Zesty Lemon Tempeh

You may have had lemon chicken before at a Chinese restaurant, now is your chance to have zesty lemon tempeh. It has taken me a year to post a recipe that uses tempeh. This is surprising since it goes into my mouth so easily, and I live in a town called Tempe (pronounced Tem-pee), which people confuse with the word tempeh (pronounced tem-pay), so you’d think that this healthy food would be more to the forefront of my mind. The truth is that as I was new to blogging, the reason I didn’t post a tempeh recipe earlier was that I really didn’t want to scare my readers away. I love the stuff, and there is no need to be afraid of trying it. Tempeh originated on the island of Java in Indonesia. It is made from whole fermented soy beans which are pressed into a cake.  It has a nutty earthy flavor and it is more nutritious, and higher in fiber and vitamins than tofu. Though unlike tofu which requires no cooking, tempeh does require cooking.

I learned to love tempeh when I was the Chef at Mum’s Vegetarian Restaurant in Sacramento, more years ago than I like to count. It took me a little while to get used to the grainy texture that it has, but appreciation for it came quickly as I felt how good it made my stomach feel, and I learned that many dishes that you cook using chicken or beef you can do with this soybean product. The cake can be broken up to resemble ground beef and you can use it in recipes like tacos, sloppy joes, chile, enchiladas; or, it can be cubed and used in recipes like Guinness stew, orange chicken tempeh, stroganoff, etc. I find it even more versatile than tofu.

There are different brands that make tempeh, and I found nothing to complain about with any of the brands that I tried. Sometimes you may see dark spots that look like mold and that is normal. According to Jose Caraballo, who has been making GMO free, organic tempeh for 25 years, “connoisseurs praise blackened tempeh for its richer flavor and subtle qualities.”

The following recipe for lemon tempeh is my own.  Though I have liked lemon chicken when I’ve eaten it in Chinese restaurants, most often I find the sauce too sweet, and that the flavors are bland.  In this alternative protein,  healthy recipe, I have reduced the amount of sugar and spiced up the sauce with extra lemon, garlic, and red pepper flakes.  Use vegetable stock for the sauce for a vegan dish. Hope you like it!


Servings: 4

Cooking time: 8 minutes

Preparation time: 10 minutes

Ingredients for the Marinade:

2 teaspoons Tamari soy

2 teaspoons cooking sherry

2 tablespoons stock, chicken or vegetable (vegetable stock for Vegans)

 Ingredients for the Sauce:

2 teaspoons arrowroot

2 teaspoons honey

3 tablespoons lemon juice

2 teaspoons lemon zest

2 teaspoons Tamari soy

2 teaspoons cooking sherry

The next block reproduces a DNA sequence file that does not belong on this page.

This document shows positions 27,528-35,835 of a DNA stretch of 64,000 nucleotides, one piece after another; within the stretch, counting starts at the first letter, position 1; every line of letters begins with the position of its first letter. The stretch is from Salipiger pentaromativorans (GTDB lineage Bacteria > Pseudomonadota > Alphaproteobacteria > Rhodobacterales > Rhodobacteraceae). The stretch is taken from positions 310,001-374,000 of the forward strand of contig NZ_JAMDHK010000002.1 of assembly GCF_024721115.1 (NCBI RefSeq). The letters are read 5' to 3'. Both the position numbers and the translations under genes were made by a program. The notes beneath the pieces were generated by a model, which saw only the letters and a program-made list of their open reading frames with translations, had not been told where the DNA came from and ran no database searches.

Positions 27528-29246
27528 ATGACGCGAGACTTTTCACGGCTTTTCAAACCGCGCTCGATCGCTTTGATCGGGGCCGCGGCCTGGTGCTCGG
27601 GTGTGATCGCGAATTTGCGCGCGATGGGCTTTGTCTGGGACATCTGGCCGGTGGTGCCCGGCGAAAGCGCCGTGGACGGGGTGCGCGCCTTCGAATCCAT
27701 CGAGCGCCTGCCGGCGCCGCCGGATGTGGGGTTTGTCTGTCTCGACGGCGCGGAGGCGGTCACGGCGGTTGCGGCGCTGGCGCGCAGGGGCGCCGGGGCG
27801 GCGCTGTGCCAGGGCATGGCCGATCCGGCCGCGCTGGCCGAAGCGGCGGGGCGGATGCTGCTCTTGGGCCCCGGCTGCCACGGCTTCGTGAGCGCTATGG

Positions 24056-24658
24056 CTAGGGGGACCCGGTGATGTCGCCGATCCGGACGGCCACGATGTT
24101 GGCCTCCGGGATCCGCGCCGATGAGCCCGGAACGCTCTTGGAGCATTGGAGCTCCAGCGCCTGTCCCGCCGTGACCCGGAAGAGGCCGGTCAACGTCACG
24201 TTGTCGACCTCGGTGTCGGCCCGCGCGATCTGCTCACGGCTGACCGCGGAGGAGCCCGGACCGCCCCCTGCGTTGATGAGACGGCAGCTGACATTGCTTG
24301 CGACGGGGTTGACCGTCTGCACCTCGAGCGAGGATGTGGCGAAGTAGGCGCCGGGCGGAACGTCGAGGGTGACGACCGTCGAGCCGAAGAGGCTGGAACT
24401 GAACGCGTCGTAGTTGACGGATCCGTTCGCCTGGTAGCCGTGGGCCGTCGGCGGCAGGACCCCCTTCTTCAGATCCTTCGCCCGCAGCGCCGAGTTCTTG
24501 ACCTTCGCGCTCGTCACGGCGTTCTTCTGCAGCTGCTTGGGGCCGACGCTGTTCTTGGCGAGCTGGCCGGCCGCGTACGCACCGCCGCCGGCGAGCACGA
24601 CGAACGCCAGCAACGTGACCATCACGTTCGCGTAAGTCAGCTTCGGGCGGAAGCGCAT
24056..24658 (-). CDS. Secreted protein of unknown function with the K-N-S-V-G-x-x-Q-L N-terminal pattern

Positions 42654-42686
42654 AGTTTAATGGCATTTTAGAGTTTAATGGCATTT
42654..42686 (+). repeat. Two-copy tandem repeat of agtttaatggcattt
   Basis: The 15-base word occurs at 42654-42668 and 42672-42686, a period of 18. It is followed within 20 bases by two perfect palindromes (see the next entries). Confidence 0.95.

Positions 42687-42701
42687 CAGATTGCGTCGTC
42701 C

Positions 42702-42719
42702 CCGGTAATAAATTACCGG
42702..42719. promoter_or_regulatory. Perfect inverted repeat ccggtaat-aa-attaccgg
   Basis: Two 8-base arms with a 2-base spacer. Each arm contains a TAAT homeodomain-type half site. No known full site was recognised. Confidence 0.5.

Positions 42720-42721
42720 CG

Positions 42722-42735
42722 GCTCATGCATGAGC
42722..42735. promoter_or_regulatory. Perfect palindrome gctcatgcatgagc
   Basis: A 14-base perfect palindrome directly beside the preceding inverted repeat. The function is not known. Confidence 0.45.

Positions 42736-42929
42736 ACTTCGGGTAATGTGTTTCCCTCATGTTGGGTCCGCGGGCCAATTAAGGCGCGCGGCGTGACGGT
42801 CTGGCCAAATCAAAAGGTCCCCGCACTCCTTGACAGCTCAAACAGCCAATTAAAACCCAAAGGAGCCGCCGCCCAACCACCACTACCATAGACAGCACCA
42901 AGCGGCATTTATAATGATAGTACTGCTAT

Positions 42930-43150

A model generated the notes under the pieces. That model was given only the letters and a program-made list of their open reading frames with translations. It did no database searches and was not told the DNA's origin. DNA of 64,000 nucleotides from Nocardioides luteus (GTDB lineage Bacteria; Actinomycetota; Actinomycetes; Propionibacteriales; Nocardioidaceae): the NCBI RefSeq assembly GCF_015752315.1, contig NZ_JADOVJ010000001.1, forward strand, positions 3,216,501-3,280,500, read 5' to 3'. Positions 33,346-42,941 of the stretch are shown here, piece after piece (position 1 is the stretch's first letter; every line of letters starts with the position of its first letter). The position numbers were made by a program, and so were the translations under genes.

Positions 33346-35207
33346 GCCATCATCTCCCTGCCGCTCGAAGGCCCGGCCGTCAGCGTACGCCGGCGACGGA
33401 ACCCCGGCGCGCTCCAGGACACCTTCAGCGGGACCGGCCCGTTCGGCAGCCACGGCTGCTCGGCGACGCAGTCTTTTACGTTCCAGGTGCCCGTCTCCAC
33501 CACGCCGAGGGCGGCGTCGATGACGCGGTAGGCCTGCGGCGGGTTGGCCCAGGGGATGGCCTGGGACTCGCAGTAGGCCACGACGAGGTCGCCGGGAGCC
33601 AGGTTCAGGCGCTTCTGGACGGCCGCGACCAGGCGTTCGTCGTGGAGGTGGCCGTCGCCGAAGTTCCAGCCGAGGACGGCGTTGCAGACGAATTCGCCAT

1 ½ cup stock, chicken or vegetable (vegetable stock for Vegans)

Additional Ingredients:

2 -1/2 tablespoons olive oil

3 medium cloves garlic

¾ teaspoon red pepper flakes

8 ounces tempeh, cut into ½ inch cubes

1 bunch green onions

7 to 8 ounces buckwheat soba noodles

1/4 of a red pepper, cut into narrow lengthwise strips

(* Note – I used Westsoy Tempeh and Yamaimo soba noodles but other brands work just a s well.)


1)  Put a pot of salted water on the stove to bring it to a boil. You’ll use it to cook the pasta.

2)  Place the cubed tempeh in an 8×8 inch square pan. Stir in the marinade to wet all sides of the cubes. Let the cubes sit in the marinade while you prepare the ingredients for the sauce.

3)   Mix the sauce ingredients in a pitcher. (*Tip If you don’t have a good zester, you can use a vegetable peeler the peel off the skin of the lemon. Avoid the white part under the skin because it is bitter. Finely mince the skin after you have peeled it.)

4) Wash and dry the green onions. Line the stalks up and cut off the ends on both sides. Now cut the stalks into thirds lengthwise.

5) Take half of the white stalks and take the same amount of green stalks and shred them lengthwise. Now 1/3 of the stalks are shredded to use as a garnish. Set the shredded stalks aside.

6)  Place a pasta strainer in the sink so you are ready to strain the pasta when it is done cooking. Begin to cook the pasta but watch it carefully. It cooks in 3-4 minutes.

7)  Heat the oil in a 10 to 12 inch skillet. Cook the tempeh until it is golden brown. When the tempeh is half-way to being golden, add the white stalks of the green onion to the pan and cook 2 minutes, and then add the garlic and the red pepper flakes. If the pan is dry you may need to add a touch more oil. Cook one minute and then add the remaining green onions. Stir the sauce mixture and then pour it into the pan. Stir the sauce in the pan until the it thickens, approximately 2 minutes.

8)  Strain the soba noodles and place them in a wide pasta bowl. Pour the tempeh and the sauce over the pasta and then decorate the top with the reserved shredded green onions and the sliced red bell pepper.